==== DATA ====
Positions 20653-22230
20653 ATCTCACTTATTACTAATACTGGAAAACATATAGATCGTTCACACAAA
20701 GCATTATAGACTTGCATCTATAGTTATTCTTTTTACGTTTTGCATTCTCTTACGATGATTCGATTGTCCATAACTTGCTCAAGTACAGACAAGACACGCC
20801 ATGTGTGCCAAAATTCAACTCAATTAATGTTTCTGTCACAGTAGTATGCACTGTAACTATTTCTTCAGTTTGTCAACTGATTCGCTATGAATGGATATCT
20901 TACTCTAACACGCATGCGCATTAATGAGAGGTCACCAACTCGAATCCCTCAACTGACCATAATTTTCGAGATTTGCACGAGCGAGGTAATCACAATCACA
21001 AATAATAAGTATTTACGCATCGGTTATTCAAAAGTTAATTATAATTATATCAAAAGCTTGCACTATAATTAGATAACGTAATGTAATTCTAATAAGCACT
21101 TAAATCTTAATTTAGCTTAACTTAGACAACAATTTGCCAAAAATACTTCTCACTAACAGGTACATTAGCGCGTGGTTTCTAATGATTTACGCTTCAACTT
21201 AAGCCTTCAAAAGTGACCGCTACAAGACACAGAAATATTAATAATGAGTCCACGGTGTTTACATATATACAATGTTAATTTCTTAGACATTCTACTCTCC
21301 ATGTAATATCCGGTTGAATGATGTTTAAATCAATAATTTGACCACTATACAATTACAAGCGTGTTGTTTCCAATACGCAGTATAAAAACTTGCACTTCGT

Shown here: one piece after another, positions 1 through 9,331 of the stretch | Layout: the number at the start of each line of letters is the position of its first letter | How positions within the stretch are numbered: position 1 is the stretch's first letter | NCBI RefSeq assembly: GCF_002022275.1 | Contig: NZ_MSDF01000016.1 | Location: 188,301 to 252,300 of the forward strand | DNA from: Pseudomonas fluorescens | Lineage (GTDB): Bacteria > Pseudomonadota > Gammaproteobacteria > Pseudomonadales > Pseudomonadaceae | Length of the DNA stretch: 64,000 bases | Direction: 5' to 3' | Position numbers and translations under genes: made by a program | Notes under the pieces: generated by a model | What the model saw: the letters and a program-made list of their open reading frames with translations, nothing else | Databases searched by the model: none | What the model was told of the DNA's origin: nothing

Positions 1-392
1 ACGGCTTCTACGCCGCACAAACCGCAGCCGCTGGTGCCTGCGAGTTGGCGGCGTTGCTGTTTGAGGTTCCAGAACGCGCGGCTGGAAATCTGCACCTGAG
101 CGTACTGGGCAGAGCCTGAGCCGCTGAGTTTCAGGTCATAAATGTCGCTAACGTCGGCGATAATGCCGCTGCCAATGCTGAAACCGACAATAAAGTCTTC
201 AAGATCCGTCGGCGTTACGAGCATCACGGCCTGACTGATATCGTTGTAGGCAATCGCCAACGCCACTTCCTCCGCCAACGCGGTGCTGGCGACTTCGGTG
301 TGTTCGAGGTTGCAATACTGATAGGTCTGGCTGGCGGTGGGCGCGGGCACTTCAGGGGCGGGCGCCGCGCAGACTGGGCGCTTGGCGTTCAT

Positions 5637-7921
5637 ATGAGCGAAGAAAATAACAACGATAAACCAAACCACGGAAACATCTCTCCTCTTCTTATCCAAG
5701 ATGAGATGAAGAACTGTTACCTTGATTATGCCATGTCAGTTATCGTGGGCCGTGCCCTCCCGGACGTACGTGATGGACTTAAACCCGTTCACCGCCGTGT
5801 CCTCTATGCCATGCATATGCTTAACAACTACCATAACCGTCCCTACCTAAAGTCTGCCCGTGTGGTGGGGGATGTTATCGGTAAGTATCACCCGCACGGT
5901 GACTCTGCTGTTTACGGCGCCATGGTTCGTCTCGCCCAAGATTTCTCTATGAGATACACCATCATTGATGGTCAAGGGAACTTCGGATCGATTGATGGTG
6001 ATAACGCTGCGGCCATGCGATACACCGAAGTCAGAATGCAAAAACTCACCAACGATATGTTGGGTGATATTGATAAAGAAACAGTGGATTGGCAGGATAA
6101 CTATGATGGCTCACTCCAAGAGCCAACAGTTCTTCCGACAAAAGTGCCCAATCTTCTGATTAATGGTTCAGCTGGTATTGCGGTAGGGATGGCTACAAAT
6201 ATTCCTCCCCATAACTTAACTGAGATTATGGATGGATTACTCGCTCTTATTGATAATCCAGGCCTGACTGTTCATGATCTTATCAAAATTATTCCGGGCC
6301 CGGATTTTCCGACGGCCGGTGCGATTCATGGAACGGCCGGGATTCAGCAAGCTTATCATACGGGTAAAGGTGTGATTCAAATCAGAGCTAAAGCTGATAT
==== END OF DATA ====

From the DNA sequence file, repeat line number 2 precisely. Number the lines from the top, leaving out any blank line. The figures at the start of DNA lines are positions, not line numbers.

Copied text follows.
20653 ATCTCACTTATTACTAATACTGGAAAACATATAGATCGTTCACACAAA